What makes a Kiwi Christmas special? Here’s a roundup of some of the distinctive traditions and uniquely New Zealand accompaniments to the festive season.
Celebrating Christmas New Zealand Style
Supplement your tree with a Pohutukawa
The first time someone referred to the pohutukawa tree as a Christmas tree was back in 1867, when an Austrian geologist going by the impressive name of Ferdinand von Hochstetter observed its Christmas blossom and noted that the settlers of the time decorated their churches and homes with its branches. Since then, this native tree with its distinctive red flowers has become a Kiwi icon for the festive season alongside the fir that adorns most living rooms.
Enjoy the summer weather
Unlike the northern hemisphere, New Zealand Christmas falls in the Antipodean summer, so to Europeans and North Americans there’s an incongruous mix of snowy window displays and Santa all toasty in his bright red suit against a backdrop of sunny blue skies and warm temperatures. It’s still customary to have a festive plate of roast turkey or ham followed by a large bowl of Christmas pud or pavlova, but a cold beer and a beach barbecue will go down just as well.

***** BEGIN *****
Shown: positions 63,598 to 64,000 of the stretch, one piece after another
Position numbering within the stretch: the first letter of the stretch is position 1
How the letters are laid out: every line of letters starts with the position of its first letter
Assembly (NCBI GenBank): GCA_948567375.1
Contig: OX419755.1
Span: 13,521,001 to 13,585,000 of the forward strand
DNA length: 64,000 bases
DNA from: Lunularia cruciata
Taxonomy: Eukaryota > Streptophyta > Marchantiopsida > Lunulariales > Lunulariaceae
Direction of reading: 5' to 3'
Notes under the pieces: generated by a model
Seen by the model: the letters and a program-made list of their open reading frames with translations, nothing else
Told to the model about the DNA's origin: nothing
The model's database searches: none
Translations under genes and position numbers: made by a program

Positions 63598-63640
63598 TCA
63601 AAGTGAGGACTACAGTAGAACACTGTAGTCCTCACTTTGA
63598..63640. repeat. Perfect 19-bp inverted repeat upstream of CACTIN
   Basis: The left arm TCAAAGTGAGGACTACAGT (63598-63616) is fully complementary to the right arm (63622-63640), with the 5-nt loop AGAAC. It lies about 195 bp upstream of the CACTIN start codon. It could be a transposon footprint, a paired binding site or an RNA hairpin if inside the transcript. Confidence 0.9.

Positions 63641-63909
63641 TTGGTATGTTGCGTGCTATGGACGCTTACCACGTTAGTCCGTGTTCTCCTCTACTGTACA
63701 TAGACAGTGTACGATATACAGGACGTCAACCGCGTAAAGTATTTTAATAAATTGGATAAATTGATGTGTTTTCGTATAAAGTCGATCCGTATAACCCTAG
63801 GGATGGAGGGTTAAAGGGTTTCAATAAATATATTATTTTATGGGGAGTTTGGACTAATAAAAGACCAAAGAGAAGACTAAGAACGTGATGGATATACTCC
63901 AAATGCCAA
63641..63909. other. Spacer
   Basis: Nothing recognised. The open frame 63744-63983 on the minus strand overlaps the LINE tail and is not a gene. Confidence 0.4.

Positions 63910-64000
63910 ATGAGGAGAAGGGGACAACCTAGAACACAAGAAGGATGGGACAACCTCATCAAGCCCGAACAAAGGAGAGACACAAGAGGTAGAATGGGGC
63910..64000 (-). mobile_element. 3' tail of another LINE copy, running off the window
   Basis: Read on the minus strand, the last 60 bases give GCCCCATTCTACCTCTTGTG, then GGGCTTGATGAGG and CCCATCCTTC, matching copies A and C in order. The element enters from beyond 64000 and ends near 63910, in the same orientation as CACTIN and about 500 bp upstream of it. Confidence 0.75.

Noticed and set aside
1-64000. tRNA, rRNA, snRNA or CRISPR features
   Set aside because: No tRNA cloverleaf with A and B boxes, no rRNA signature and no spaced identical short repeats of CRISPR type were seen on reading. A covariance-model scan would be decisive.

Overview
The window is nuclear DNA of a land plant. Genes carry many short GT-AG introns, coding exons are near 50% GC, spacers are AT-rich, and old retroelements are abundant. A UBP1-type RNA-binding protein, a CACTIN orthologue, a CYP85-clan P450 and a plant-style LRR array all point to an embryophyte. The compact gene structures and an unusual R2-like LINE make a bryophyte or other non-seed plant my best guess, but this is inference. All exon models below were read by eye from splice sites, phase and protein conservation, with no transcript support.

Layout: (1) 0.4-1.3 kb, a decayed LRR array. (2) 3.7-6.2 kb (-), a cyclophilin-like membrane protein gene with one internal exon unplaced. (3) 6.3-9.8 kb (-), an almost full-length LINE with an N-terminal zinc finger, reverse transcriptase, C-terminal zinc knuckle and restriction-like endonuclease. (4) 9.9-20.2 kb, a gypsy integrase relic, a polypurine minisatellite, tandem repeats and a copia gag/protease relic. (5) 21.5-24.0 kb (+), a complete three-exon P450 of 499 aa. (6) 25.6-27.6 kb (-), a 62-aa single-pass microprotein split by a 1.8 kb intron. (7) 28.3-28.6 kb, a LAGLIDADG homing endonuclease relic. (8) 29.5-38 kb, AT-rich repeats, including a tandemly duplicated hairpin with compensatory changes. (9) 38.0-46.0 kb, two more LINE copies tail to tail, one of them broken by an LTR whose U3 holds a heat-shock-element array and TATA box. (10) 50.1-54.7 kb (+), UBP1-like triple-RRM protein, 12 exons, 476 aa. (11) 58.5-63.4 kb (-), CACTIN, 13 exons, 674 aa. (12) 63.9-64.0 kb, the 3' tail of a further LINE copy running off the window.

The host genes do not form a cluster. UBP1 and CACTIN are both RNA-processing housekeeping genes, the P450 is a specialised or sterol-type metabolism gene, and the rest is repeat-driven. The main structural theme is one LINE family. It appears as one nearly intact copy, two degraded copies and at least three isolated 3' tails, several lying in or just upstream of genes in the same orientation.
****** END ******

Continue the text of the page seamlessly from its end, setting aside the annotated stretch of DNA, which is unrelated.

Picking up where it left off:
Have a sing song
Is there anything that make you feel more Christmassy than belting out carols on Christmas Eve? Once you’ve sung your O Come All Ye Faithfuls, add a bit of folk into the mix with the likes of Sticky Beak the Kiwi and A Kiwiana Christmas. King Ihaka’s “A pukeko in a ponga tree” reimagines the classic “Twelve Days of Christmas” and some hymns, such as “Marie te po/Silent Night” have been translated into Maori giving them a uniquely NZ flavour.
And finally, here’s one New Zealand Christmas tradition that shouldn’t be taken for granted…
Take the day off
A century and a half ago, you may well have taken Christmas Day off, but it wouldn’t have been a legal right. Even as late as the turn of the 20th century, newspapers were published on December 25th and shops and pubs often opened. Legislation passed in 1873, 1894 and 1910 strengthened people’s rights to having a day’s holiday with pay. Of course, there are some who must work, such as those in the health sector; they’re guaranteed time off in lieu and extra pay for working when the rest of us are lounging around at home.
Merry Christmas, one and all.